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PostA "Gold Filling in the Mouth of Decay": Britain's Monarchy (Paul Levine, Denmark, 09/22/22 4:40 am)
Thinking about monarchies, I remember John Osborne's immortal description of the British Royal Family: "The gold filling in the mouth of decay."
Recalling recent revelations about suitcases stuffed with Pounds Sterling being delivered to the former Prince Charles for his "charities," Osborne's old description still seems prescient in post-Brexit Britain.
In a time of economic decline it is estimated that Elizabeth II's funeral cost £9 million. I hope the British public thinks it got its money's worth.
Two recent articles in the UK press bring home Osborne's point. Happy reading!
JE comments: Look no further than King Charles' exemption from Britain's 40% tax on estates over $380,000. This alone saves him a cool $200 million from the Queen's personal treasury. But this $500 million of Elizabeth II's "private" wealth pales in comparison to the market cap of Britain's Royals, Inc., which Forbes puts at $28 billion. The New Republic article (second link) puts a refreshing twist on royal-watching: they are actually a very modern institution, insofar as they do nothing but sit on their throne and watch their wealth grow. Advanced Western societies used to get rich by making stuff. Now they let their capital do the work.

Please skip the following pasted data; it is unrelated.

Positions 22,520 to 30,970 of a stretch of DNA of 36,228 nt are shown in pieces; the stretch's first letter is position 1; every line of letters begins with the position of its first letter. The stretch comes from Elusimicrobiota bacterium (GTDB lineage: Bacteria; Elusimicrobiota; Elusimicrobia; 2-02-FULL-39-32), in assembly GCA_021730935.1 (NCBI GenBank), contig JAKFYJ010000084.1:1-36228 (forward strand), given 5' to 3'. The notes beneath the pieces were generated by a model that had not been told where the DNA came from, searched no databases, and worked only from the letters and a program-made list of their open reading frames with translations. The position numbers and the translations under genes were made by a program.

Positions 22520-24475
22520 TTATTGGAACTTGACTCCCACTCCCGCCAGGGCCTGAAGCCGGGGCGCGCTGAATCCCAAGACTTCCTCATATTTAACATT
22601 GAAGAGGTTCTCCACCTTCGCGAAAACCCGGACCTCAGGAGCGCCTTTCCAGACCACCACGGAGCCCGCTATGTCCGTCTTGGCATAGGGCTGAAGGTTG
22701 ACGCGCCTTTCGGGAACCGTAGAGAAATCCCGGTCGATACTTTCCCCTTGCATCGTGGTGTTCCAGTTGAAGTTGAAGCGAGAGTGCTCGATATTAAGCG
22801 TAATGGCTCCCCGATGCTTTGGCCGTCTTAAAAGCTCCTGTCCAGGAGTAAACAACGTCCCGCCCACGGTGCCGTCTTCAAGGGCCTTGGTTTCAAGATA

Paul, what is your take on Denmark's Queen Margrethe? We never hear about her, over here. Upon the death of Elizabeth, Margrethe inherited the title of Europe's longest-serving monarch. This year she is celebrating her golden jubilee (50 years on the throne).